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Gift Aid fraudster who spent thousands cruising the world jailed for 3 years

Gift Aid fraudster who spent thousands cruising the world jailed for 3 years

A charity treasurer who tried to steal more than £330,000 in a Gift Aid repayment fraud has been jailed for three years.

  • Maja Garaca Djurdjevic
  • June 04, 2019
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Dale Hicks, 35, of Cheadle, Stoke-on-Trent, abused his position at a Staffordshire based ex-offenders charity by lodging a string of false claims, an HM Revenue and Customs (HMRC) investigation found.

The claims were made on behalf of the Life Keys (LK) charity, which was set up inside a Midland prison in 2009 to rehabilitate ex-offenders.

According to HMRC, Hicks made the claims between 2014 and 2016, and diverted the money into his own bank account, spending some of the proceeds on luxury holidays.

The charity is believed to have been unaware of Hicks’ activity and only became suspicious when large sums started arriving into the accounts, before they were moved on. Hicks lied about the payments but was asked to step down from his voluntary role in March 2016.

HMRC revealed that Hicks claimed more than £270,000 but the remaining £62,000 was withheld while investigations were carried out. Hicks is believed to have spent at least £76,000 on cruises and other holidays. 

"This was not a momentary lapse. This was persistent, it was calculated and it was despicable. He betrayed the trust of colleagues at a genuine charity that was trying to help criminals turn their lives around," said Nick Stone, assistant director, fraud investigation service at HMRC.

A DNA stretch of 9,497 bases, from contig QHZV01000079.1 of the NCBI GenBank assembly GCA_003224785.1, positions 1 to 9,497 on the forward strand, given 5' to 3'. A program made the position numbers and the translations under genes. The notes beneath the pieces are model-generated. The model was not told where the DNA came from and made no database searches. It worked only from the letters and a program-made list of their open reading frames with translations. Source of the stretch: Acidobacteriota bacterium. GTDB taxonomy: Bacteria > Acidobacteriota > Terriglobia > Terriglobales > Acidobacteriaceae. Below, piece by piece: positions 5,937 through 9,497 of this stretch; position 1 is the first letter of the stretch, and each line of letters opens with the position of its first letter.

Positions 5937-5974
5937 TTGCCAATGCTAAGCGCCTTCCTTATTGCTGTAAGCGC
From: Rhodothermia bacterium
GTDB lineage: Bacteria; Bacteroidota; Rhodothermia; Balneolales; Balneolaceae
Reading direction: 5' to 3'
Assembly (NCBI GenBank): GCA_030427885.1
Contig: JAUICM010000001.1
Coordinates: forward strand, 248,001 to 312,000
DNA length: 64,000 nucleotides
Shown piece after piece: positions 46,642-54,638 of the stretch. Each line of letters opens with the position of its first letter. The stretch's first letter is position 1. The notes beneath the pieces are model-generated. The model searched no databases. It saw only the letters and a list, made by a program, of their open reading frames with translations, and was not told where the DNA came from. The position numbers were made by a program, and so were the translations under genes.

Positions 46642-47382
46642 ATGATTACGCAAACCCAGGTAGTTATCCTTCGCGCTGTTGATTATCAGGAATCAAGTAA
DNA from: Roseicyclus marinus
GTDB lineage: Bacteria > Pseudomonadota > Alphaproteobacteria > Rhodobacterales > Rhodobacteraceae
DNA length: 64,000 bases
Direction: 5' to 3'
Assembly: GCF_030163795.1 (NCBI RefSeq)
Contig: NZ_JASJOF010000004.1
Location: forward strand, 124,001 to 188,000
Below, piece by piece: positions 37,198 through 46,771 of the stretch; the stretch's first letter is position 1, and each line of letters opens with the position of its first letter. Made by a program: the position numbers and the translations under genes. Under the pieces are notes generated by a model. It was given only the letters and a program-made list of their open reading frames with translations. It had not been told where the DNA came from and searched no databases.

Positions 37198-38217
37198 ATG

"Dale Hicks spent this stolen money on himself and booked a string of luxury holidays that most hardworking people could only dream of. The taxpayer paid for these extravagant holidays, and he posted about them on social media."

HMRC launched an investigation in 2017 and discovered the amount falsely claimed would have required £1.3 million in legitimate donations. But the charity’s bank accounts showed nowhere near those amounts had been deposited. 

Hicks also made false claims in the name of the charity’s chief executive, which were 30 times higher than the donations that had actually been made.

During interviews, Hicks claimed he had spent the money on good causes, including £10,000 handed to a local church and £8,000 for humanitarian aid in Romania. He also claimed that he spent the money taking “stressed out people” for dinner and on holidays. 

Checks on his bank accounts proved that he spent £76,872 with just one travel firm. There was also further payments made directly to airlines and cruise companies.

Hicks was jailed for three years on 31 May 2019 at Stoke-on-Trent Crown Court. He pleaded guilty to one charge of fraud by false representation and two charges of producing false documents at the same court hearing. 

Information about any type of tax fraud can be reported to HMRC online at www.gov.uk/report-an-unregistered-trader-or-business

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